About KWS*

KWS is one of the world’s leading plant breeding companies. In the fiscal year 2018/19 more than 5,000 employees in 70 countries generated net sales of EUR 1,068 million and earnings before interest and taxes (EBIT) of EUR 133 million. A company with a tradition of family ownership, KWS has operated independently for more than 160 years. It focuses on plant breeding and the production and sale of seed for corn, sugarbeet, cereals, rapeseed and sunflowers and vegetables. KWS uses leading-edge plant breeding methods to increase farmers’ yields and to improve resistance to diseases, pests and abiotic stress. To that end, the company invested approximately EUR 200 million last fiscal year in research and development.

*All indications excluding the results from the companies accounted for using the equity method AGRELIANT GENETICS LLC., AGRELIANT GENETICS INC. and KENFENG – KWS SEEDS CO., LTD.

For more information: www.kws.com. Follow us on Twitter® at https://twitter.com/KWS_Group.

Overcoming Water Scarcity

Overcoming Water Scarcity

Continue

Agriculture uses 70 percent of the world’s accessible freshwater. FFAR’s 2016-2018 Overcoming Water Scarcity Challenge Area addressed water use efficiency in agriculture by developing water conservation and reuse technologies, improving crop and livestock breeds, creating improved agronomic practices, increasing the social and economic tractability of conservation practices and enhancing the efficacy of Extension services.

FFAR’s Sustainable Water Management Challenge Area builds on earlier work to increase water availability and water efficiency for agricultural use, reduces agricultural water pollution and develops water reuse technologies.

Healthy Soils, Thriving Farms

Healthy Soils, Thriving Farms

Continue

FFAR’s 2016-2018 Healthy Soils, Thriving Farms Challenge Area increased soil health by building knowledge, fueling innovation, and enabling adoption of existing or new innovative practices that improve soil health.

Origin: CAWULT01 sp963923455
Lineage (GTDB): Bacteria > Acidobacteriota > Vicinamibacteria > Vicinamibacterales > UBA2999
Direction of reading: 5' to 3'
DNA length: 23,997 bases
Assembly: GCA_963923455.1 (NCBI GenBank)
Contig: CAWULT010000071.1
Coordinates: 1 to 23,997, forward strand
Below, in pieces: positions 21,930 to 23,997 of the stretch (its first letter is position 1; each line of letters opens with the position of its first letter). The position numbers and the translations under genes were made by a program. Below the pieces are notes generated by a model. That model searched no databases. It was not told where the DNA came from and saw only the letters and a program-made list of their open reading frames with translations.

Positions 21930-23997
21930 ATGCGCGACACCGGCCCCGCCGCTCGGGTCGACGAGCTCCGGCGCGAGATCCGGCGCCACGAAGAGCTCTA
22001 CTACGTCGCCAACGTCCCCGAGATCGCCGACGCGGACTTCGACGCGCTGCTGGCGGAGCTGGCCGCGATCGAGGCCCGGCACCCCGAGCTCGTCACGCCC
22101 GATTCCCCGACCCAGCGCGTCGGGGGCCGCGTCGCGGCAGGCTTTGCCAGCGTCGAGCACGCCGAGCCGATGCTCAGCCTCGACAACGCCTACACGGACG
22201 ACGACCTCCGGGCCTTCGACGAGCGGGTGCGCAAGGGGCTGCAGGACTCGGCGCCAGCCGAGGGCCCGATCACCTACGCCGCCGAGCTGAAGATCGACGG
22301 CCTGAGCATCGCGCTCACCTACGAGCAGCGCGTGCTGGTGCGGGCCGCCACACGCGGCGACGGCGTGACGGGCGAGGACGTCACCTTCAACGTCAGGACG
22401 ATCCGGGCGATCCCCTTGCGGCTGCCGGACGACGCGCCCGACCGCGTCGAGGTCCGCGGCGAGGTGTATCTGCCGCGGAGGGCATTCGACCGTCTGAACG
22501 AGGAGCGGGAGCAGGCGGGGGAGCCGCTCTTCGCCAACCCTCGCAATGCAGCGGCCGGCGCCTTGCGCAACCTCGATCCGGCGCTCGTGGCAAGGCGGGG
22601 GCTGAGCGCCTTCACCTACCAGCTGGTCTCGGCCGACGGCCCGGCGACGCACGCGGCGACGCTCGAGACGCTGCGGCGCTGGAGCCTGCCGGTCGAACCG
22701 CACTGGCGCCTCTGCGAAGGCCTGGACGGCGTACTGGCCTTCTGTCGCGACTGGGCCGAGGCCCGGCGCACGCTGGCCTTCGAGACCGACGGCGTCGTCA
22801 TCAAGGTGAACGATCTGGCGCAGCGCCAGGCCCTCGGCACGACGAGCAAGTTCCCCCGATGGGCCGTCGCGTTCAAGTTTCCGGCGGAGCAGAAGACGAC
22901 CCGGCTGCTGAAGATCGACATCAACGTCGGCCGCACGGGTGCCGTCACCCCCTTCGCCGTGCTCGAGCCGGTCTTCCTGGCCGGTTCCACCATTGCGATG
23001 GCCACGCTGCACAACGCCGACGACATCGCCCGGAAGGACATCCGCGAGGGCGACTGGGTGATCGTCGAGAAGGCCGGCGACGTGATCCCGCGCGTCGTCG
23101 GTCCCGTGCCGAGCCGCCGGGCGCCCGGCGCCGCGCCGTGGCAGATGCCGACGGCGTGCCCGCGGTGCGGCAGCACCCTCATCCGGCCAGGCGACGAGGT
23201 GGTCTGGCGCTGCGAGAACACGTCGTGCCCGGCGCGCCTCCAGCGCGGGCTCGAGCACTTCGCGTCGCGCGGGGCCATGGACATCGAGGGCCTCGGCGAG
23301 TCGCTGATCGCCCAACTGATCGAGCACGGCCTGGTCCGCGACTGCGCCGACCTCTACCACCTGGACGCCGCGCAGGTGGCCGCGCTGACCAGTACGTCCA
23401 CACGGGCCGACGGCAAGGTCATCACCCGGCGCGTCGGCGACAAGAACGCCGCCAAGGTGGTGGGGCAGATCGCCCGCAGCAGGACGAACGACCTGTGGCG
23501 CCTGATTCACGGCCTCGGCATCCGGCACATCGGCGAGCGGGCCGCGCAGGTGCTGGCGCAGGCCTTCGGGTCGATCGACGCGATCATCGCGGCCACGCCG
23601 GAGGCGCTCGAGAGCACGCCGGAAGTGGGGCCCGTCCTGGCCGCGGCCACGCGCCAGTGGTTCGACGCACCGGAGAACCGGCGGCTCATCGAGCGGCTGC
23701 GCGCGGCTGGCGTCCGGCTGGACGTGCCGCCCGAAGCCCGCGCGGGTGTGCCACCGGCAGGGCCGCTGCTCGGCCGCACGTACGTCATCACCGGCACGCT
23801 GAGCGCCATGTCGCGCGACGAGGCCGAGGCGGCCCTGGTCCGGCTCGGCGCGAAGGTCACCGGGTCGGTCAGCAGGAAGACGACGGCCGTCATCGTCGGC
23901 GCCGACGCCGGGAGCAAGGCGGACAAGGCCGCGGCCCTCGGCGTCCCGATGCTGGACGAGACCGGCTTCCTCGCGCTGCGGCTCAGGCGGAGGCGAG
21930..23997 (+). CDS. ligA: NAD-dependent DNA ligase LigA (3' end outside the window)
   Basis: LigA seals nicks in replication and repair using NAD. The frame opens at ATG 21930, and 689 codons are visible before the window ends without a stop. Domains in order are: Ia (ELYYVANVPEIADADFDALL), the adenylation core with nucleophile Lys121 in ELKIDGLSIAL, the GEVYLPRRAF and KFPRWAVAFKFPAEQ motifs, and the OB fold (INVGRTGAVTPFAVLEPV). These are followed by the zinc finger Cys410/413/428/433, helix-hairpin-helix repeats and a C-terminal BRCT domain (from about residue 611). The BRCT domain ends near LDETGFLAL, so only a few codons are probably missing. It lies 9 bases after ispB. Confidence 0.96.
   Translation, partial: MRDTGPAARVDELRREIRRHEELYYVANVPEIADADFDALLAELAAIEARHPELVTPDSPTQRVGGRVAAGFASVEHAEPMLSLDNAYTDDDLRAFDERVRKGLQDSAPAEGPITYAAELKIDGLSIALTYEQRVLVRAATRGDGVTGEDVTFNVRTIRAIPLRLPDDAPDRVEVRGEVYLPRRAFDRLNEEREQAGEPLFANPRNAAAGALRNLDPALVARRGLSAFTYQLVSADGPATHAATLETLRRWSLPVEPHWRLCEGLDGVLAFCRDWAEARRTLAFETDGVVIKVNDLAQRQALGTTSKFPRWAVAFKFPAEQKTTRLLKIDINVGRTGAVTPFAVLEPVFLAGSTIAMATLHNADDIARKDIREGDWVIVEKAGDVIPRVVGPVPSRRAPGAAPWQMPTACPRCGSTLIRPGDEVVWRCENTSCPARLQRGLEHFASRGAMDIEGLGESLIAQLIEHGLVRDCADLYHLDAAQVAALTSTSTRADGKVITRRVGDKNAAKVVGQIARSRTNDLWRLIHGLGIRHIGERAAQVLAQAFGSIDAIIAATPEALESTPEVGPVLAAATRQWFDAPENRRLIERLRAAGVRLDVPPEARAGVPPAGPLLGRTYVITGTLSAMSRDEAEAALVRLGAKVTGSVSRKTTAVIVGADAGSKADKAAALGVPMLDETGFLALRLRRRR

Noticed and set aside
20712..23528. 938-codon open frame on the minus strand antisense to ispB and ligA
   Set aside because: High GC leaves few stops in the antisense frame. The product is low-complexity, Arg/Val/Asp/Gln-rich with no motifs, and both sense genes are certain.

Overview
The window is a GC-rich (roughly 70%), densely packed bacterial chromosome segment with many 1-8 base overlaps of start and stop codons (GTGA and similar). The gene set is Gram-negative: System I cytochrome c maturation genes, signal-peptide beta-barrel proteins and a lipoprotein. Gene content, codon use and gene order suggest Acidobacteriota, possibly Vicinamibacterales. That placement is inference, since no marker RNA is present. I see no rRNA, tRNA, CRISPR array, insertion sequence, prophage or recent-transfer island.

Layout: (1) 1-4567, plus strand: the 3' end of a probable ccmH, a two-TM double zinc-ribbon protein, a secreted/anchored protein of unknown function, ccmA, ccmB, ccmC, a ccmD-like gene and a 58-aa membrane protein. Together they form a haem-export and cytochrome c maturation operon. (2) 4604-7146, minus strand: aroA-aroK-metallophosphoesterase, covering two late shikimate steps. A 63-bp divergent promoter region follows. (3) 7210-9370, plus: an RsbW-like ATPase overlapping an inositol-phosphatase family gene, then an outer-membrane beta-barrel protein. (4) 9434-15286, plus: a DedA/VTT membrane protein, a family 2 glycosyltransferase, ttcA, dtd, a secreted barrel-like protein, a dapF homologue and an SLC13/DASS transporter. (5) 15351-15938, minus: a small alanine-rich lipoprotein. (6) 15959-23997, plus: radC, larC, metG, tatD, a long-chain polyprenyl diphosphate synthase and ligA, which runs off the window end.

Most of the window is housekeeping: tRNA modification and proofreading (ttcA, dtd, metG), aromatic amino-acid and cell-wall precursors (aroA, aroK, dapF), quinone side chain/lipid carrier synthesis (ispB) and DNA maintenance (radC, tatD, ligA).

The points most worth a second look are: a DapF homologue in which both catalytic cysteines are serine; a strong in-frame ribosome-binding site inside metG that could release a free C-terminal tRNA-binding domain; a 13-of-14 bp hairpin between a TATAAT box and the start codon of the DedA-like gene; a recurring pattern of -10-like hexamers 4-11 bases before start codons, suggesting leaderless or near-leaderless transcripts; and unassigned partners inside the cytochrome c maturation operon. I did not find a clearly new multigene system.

The Soil Health Challenge Area advances existing research and identifies linkages between farm productivity and soil health, while also addressing barriers to the adoption of soil health practices.

Protein Challenge

Protein Challenge

Continue

FFAR’s 2016-2018 Protein Challenge Area sought to improve the environmental, economic and social sustainability of diverse proteins.

The Advance Animal Systems challenge area supports sustainable animal production through environmentally sound productions practices and advancement in animal health and welfare. Additionally, the Next Generation Crops Challenge Area develops non-traditional crops, including plant-based proteins, and creates new economic opportunities for conventional crops to increase future crop diversity and farm profitability.

Food Waste and Loss

Food Waste and Loss

Continue

About 40 percent of food in the US, or $161 billion each year, is lost or wasted. FFAR’s 2016-2018 Food and Waste Loss Challenge Area addressed the social, economic and environmental impacts from food waste and loss through research that developed of novel uses for agricultural waste, improved storage and distribution, supported tracking and monitoring, minimized spoilage through pre- and post-harvest innovations and changed behaviors to reduce food waste

FFAR’s current Health-Agriculture Nexus Challenge Area addresses food waste and loss and supports innovative, systems-level approaches to reduce food and nutritional insecurity and improve human health in the US and globally.

Forging the Innovation Pathway to Sustainability

Continue

Supporting innovation is necessary for sustainable results. Over the last 50 years, farmers have tripled global food production thanks to agricultural innovations. Forging the Innovation Pathway to Sustainability was a 2016-2018 Challenge Area that focused on understanding the barriers and processes that prevented the adoption of technology and research results into sustainable practices.

Urban Food Systems

Urban Food Systems

Continue

The 2016-2018 Urban Food Systems Challenge Area addressed feeding urban populations through urban and peri-urban agriculture and augmenting the capabilities of our current food system.

The Urban Food Systems Challenge Area continues this work and enhances our ability to feed urban populations.

Making My Plate Your Plate

Continue

FFAR’s 2016-2018 Making My Plate Your Plate Challenge Area focused on helping Americans meet the USDA 2015 Dietary Guideline recommendations for fruit and vegetable consumption, including research to both produce and provide access to nutritious fruits and vegetables.

FFAR’s current Health-Agriculture Nexus Challenge Area supports innovative, systems-level approaches to reduce food and nutritional insecurity and improve human health in the US and globally.